A Jaguar Land Rover factory worker who received £95,850 in sick pay after missing 808 shifts has won his legal battle for unfair dismissal.
Castle Bromwich employee Vic Rumbold worked at the plant for nearly 20 years and was absent for a number of reasons.
An employment tribunal was held in December 2020 following his sacking from the plant in 2018 and ruled he’d been unfairly dismissed and that the factory had discriminated against him by failing to make suitable adjustments.
However, Rumbold, who was employed by JLR between February 1999 and December 2018, was unsuccessful in his claim that it had discriminated against his disability.
According to the tribunal report, Rumbold was absent because of health reasons, injuries at work and an alleged assault.
The tribunal, held via Zoom, was told that 405 of the shifts missed by Rumbold happened in his last four years with the car company.
Launch manager Jon Carter who conducted Rumbold’s employment review said: ‘Honestly, [it’s the] worst absence record I have ever seen – 808 shifts, price to the organisation is almost £100,000.
‘There is not one year since 2000 with a full attendance record.’
Rumbold had a hip problem that was diagnosed in March 2018 to be avascular necrosis, which causes chronic pain and prevented him from working between March 12 and August 13 that year.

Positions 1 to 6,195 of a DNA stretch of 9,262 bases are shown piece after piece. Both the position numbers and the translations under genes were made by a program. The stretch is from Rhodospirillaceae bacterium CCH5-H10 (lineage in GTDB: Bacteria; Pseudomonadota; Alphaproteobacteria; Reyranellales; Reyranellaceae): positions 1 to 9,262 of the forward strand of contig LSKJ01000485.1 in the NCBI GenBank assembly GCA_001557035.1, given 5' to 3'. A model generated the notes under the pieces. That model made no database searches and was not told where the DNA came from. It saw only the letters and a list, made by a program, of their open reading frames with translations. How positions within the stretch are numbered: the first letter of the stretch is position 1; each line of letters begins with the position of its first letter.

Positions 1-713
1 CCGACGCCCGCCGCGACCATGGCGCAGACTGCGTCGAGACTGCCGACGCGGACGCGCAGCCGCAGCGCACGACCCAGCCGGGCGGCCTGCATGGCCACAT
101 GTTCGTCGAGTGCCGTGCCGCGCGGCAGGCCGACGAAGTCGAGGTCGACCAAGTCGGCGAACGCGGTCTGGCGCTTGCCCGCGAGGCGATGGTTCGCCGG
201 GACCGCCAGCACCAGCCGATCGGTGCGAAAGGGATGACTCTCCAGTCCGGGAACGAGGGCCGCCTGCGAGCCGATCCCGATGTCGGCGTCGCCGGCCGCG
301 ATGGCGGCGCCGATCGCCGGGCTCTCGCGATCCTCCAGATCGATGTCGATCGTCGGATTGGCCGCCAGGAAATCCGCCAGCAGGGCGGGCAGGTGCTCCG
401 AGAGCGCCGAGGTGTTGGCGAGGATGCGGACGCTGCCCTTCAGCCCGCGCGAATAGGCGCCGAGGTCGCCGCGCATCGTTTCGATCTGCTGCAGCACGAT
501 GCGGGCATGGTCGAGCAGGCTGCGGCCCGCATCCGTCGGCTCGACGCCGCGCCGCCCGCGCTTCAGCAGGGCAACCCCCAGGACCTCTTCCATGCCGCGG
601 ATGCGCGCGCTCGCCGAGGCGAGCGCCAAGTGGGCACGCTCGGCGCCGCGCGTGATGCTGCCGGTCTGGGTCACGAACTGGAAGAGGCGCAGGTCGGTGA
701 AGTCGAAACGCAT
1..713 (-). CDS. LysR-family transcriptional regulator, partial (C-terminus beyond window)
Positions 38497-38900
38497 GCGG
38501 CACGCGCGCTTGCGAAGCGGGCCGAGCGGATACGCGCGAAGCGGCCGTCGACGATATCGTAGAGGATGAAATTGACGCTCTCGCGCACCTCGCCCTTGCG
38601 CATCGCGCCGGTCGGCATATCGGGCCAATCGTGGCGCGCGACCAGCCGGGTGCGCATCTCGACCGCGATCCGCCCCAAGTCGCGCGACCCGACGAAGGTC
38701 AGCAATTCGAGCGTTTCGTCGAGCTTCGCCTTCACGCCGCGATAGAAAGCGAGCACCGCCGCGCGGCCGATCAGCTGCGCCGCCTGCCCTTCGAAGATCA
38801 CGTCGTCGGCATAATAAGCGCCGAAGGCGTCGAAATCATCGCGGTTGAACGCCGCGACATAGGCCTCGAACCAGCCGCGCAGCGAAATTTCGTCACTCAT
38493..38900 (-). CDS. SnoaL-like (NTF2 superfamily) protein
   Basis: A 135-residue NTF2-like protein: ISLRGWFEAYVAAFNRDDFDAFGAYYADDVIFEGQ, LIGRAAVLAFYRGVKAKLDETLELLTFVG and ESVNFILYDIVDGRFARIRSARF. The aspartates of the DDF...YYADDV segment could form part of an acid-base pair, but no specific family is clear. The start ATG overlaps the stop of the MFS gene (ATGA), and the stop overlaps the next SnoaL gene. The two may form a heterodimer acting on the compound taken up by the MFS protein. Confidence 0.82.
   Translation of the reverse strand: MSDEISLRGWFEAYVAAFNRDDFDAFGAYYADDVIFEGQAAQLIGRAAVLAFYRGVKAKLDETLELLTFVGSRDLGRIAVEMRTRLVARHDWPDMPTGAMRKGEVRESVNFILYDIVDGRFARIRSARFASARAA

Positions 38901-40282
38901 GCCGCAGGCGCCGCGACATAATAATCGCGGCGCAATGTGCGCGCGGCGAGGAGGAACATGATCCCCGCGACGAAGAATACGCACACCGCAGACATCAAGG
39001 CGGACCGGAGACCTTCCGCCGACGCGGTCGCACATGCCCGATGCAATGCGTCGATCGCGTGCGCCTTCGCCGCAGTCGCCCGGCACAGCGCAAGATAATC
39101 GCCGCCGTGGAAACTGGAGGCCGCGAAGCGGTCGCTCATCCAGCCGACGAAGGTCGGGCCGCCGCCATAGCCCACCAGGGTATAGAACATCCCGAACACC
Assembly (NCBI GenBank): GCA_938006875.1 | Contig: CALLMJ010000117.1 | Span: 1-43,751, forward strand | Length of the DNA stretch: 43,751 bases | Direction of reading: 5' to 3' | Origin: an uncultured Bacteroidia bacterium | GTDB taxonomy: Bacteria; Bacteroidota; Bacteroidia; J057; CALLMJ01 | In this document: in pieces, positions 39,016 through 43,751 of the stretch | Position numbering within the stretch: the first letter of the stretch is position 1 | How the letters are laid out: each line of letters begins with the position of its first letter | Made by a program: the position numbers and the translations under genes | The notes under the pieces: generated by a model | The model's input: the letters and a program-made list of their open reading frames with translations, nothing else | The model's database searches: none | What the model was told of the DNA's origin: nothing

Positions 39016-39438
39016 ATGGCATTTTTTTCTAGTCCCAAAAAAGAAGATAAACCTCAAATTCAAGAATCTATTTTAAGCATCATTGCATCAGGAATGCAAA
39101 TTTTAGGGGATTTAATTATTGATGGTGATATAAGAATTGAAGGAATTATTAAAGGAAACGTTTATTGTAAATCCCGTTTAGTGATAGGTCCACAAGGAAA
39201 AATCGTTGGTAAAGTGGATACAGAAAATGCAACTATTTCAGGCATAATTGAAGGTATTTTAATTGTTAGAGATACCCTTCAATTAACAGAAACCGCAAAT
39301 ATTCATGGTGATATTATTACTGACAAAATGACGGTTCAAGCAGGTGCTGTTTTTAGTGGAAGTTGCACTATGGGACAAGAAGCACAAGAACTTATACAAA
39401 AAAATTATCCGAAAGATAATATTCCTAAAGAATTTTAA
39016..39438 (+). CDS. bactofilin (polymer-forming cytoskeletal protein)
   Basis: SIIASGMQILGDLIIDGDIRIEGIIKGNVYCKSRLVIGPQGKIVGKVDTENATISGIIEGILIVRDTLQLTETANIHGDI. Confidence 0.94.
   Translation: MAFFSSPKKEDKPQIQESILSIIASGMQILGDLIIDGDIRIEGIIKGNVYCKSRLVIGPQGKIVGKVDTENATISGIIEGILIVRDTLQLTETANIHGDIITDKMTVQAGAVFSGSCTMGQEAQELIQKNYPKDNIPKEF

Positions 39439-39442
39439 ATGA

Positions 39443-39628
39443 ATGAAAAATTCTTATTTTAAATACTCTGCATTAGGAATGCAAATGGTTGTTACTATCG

He was going to have a hip operation, which the company knew would mean a further 12 weeks off.
JLR gave Rumbold new roles to try to work around his disability but he explained they were unsuitable.
A job recording vehicle identification numbers allowed him to sit down and use a walking stick but he claimed it felt like a ‘made-up role to get me back to work’ and only lasted a week.
He was then given the job of sealer but said this was unsuitable because he had to walk around each car four times.
Rumbold also claimed he was told not to use his walking stick to avoid damaging the cars.
JLR tried to sack him on the grounds of ‘conduct and capability’. However, it was found the company didn’t follow the proper procedures.
In his report, employment judge Johnson concluded JLR didn’t apply attendance management procedures (AMP) properly.
He said: ‘Taking into account the failure of the respondent to properly apply the AMP in relation to the claimant’s capability, they had not reasonably reached a stage under that process where they could consider dismissal.
‘While there were understandable concerns regarding the historic patterns of sickness absence and the extent to which further absences were required following the hip replacement surgery, they were at a stage where the claimant’s RWP [Restricted Worker Process] had not yet concluded and it had not been possible to determine whether the claimant could return to a full upstanding roles with appropriate adjustments.’
Judge Johnson added: ‘At best, had the AMP been applied properly they would have reached a stage where the claimant could have been issued with counselling or a warning concerning his absences and the need for improvement to avoid further sanction.
‘Simply put, [they] should have followed their own procedures and at the point in time when they decided to dismiss the claimant, this was not a sanction which fell within the range of reasonable responses available to them.’
A hearing to determine compensation will be held in March.